There’s a big problem with the Internet of Things. Everything’s just fine if your Things are happy to sit around your living room all day, where the WiFi gets four bars. But what does your poor Thing do when it wants to go out and get a coffee and it runs into a for-pay hotspot?
[Yakamo]’s solution is for your Thing to do the same thing you would: tunnel your data through DNS requests. It’s by no means a new idea, but the combination of DNS tunneling and IoT devices stands to be as great as peanut butter and chocolate.
DNS tunneling, in short, relies on you setting up your own DNS server with a dedicated subdomain and software that will handle generic data instead of information about IP addresses. You, or your Thing, send data encoded in “domain names” for it to look up, and the server passes data back to you in the response.
DNS tunneling is relatively slow because all data must be shoe-horned into “domain names” that can’t be too long. But it’s just right for your Thing to send its data reports back home while it’s out on its adventure.
Oh yeah. DNS tunneling may violate the terms and conditions of whatever hotspot is being accessed. Your Thing may want to consult its lawyer before trying this out in the world.
High schooler [Vlad] spent about a year building up his battery-operated, wireless weather station. Along the way, not only has he learnt a lot and picked up useful skills, but also managed to blog his progress.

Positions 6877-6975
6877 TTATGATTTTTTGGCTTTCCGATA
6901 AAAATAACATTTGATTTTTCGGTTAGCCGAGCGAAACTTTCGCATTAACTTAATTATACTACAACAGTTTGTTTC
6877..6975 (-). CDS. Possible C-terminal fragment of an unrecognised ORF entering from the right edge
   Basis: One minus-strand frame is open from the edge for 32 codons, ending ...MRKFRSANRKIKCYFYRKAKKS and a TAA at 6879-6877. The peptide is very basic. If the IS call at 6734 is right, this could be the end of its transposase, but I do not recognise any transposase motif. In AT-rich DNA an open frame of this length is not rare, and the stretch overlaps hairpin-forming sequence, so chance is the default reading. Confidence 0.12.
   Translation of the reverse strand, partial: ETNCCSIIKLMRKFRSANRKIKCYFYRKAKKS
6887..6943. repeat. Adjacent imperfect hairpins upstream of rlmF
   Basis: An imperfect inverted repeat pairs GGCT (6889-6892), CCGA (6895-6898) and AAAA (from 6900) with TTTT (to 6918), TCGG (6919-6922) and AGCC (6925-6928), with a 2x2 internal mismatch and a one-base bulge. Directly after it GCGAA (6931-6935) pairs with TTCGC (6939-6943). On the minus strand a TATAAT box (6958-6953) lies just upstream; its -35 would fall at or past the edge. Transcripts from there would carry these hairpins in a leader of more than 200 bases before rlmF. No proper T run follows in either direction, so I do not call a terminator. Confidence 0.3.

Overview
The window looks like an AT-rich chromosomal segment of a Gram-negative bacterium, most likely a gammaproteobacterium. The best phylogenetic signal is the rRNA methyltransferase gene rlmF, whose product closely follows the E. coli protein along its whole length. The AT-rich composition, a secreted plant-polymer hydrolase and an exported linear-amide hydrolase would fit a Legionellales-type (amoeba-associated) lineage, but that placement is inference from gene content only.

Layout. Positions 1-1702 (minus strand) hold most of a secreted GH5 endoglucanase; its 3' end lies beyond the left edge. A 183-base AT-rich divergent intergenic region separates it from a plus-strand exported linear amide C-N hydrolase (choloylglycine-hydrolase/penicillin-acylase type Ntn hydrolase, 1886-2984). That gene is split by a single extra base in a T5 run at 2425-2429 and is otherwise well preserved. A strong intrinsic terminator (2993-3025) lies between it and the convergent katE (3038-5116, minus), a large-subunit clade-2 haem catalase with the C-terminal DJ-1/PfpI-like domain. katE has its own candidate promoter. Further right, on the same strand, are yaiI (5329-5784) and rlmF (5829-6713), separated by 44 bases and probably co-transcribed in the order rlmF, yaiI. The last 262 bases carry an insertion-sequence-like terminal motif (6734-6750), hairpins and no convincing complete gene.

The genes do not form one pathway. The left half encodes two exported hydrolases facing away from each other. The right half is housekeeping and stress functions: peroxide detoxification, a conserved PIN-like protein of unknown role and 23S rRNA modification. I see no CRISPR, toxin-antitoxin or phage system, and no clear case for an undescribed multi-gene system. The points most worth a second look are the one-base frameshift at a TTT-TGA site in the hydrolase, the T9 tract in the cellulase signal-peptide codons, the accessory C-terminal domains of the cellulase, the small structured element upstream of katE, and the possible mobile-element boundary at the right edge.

The station measures temperature, humidity, pressure and battery voltage, and he plans to add sensors for wind speed, wind direction and rainfall soon. It is powered via a solar panel and can run on a charged battery for a full month. The sensor module transmits data to a remote receiver connected to a computer from where it is published to the internet. Barometric pressure is measured using the BMP180 and the DHT22 provides temperature and humidity values. The link between the transmit and receive sections uses a 433MHz Superhetrodyne RF Kit which gives [Vlad] a range of 50m. There’s an ATMega328 on the transmitter and receiver side. He’s taking measurements once every 12 minutes, and putting the micro controller in low power mode using the Rocket Scream Low Power Library. A 5W, 12V solar panel charges the 6V Lead Acid battery via a LM317 based charge circuit. This ensures the battery gets charged even when the solar panel is not receiving optimal radiation. One hour of sunlight provides enough charge to keep it going for 2 days. And a fully charged battery will keep it running for a full month even when there’s no sunlight.